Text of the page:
Gray marmot

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Gray marmot
Marmota baibacina.jpg
Scientific classification edit
Kingdom: Animalia
Phylum: Chordata
Class: Mammalia
Order: Rodentia
Family: Sciuridae
Genus: Marmota
Species:
M. baibacina
Binomial name
Marmota baibacina
Kastschenko, 1899

The gray marmot, grey marmot, or Altai marmot (Marmota baibacina) is a species of rodent in the squirrel family Sciuridae. It is one of the larger marmots in the genus Marmota. It occurs in mountainous grasslands and shrub lands of central Asia, and is one of the 9 Palearctic (Eurasia) species. It is found in Xinjiang Province in China, southeastern Kazakhstan, Kyrgyzstan, Mongolia, and in the Altai and Tien Shan Mountains in southeastern Siberia in Russia.[2] In the Mongolian Altai, its range overlaps with that of the Tarbagan marmot.[3] Gray marmots form social groups, live in burrows, and hibernate.

Description[edit]

Gray marmots are one of the largest palearctic species, weighing 4 to 6.5 kg, with some individuals reaching near 8 kg before hibernation[4]. Body size varies based on the time of year (before/after hibernation), and with latitude and elevation[5]. Overall, body size increases at higher latitude and elevation and decreases at lower latitudes and elevation. Gray marmots may loose up to 30% of body mass during long seasonal hibernation[5]. They are short and stocky with brawny limbs and short tails. The total body length ranges from about 60 to 80 cm which includes the 13 to 15 cm long tail. Forefeet have 4 digits and strong claws for digging, while the hindfeet have 5 digits[6][4]. On the dorsal (back) side, the fur is beige to tan with brown to black hairs or hair tips blended throughout giving the coat a gray appearance. The ventral (belly) side is a more orange-reddish brown. The length of the tail is much like the body but has a dark brown to black tip. The ears are small and round and light colored. The face is darker brown at the cheeks with lighter yellowish brown around the mouth[4][6]. Albinism occurs in this species[5]. Gray marmots are not know to exhibit sexual dimorphism (differences between males and females), but in most marmot species the adult males are larger than adult females[4][7][8]. Gray marmots also have cheek glands and anal glands[5][8].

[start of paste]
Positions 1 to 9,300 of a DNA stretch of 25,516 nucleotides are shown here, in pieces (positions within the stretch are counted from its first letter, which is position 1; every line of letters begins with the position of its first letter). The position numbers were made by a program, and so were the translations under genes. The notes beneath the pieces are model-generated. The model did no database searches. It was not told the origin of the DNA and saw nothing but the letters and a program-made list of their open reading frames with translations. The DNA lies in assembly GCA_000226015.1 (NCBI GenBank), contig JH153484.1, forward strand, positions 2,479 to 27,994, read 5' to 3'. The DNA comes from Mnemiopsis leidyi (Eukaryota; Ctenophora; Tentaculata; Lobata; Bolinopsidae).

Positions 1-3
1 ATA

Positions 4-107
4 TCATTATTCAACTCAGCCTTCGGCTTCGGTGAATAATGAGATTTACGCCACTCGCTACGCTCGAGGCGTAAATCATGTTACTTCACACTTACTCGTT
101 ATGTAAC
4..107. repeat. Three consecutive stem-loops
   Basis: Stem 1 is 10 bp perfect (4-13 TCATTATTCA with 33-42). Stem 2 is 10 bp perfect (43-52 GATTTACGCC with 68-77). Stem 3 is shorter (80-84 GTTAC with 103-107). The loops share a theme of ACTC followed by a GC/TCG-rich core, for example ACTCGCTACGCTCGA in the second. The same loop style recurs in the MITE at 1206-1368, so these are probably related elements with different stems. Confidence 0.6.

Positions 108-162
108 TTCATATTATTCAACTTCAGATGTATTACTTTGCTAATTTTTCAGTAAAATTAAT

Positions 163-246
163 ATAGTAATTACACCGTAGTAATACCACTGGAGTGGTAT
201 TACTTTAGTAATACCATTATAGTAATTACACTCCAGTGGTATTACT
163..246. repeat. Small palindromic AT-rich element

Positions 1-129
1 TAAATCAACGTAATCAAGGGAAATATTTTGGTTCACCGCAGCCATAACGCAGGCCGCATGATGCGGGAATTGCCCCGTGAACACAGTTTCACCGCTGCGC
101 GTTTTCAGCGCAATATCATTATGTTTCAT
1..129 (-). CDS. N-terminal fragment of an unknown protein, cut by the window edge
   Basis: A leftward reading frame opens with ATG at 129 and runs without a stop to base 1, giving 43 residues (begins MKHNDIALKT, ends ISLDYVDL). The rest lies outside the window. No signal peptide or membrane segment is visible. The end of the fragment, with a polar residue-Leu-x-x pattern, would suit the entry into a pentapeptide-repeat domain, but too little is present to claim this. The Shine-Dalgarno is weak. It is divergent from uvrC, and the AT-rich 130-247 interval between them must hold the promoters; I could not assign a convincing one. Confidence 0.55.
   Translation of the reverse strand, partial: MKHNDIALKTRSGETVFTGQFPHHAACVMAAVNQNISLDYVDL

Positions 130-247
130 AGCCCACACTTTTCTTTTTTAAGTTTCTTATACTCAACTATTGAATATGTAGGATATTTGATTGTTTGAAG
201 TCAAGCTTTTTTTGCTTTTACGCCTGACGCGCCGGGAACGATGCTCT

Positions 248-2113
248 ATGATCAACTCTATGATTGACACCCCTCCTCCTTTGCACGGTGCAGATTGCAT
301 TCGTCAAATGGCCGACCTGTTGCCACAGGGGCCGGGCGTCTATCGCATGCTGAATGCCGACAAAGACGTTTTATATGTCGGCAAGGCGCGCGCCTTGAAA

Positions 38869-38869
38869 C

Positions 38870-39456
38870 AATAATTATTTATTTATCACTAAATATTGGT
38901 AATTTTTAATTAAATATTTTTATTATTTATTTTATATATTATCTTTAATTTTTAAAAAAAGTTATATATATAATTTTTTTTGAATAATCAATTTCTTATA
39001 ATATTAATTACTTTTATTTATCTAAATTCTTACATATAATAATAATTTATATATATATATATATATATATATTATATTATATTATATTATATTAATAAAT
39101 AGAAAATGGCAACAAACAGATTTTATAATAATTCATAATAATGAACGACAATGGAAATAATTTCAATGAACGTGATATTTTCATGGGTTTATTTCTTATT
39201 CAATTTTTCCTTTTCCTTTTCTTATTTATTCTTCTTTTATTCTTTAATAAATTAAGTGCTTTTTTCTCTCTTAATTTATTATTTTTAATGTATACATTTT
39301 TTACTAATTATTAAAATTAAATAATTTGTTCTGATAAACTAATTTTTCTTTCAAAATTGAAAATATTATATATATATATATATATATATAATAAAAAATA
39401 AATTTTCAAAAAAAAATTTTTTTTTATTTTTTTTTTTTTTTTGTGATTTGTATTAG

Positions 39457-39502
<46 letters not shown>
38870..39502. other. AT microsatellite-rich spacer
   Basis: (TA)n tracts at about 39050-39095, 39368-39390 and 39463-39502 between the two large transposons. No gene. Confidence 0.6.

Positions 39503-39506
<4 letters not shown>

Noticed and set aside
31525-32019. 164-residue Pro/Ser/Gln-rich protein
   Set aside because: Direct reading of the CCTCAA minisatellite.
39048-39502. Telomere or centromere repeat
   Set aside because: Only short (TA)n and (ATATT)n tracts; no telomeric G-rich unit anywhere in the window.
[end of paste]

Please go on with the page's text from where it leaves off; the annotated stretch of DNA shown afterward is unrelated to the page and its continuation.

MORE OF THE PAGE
Distribution and Habitat[edit]

Gray marmots live in mountain meadows and steppes, where they forage on sage bush in the spring, grasses and flowering plants in summer and fall[6][5][9][10]. They occur in elevations from 150 to 4000 meters, but may prefer mild to moderate well draining slopes with suitable soil for burrowing. The soil ranges from fine grained soft soil to soil including sand or pebbles[4][8][9][11]. Their distribution extends from the Altai mountains of southwestern Siberia (Tuva, Russia), western Mongolia, northwestern China (Xinjiang), and eastern Kazakhstan, into the Tien Shan mountains of northwestern China, Kyrgyzstan, and southeastern Kazakhstan. In southeastern Kazakhstan and southwestern Siberia the range enters lower elevation, dry steppes[2][4][6][9]. The gray marmot is an introduced species in the Caucasus mountains of Dagestan, Russia[4]. In the Altai mountains of western Mongolia, the range overlaps with the Tarbagan marmot (Marmota sibirica). In this area of range overlap, competition restricts the gray marmot habitat to elevations above 3000 meters in areas with scattered boulders and rocks. Observation of hybridization between the two species and living in the same area are rare[3][11].

Life History and Behavior[edit]

Sociality[edit]

Gray marmots live in social groups called extended families with multiple individuals living in a burrow and several burrows forming a colony[4]. The extended families usually consist of a pair of dominant adults and a few subordinate adults, yearling and babies[5]. Gray marmots also have species specific alarm calls, which can be used to distinguish them from other species[3][11]. When environmental conditions are harsh extended families are limited. When conditions are moderate to good the extended families become more complex[5].

Hibernation[edit]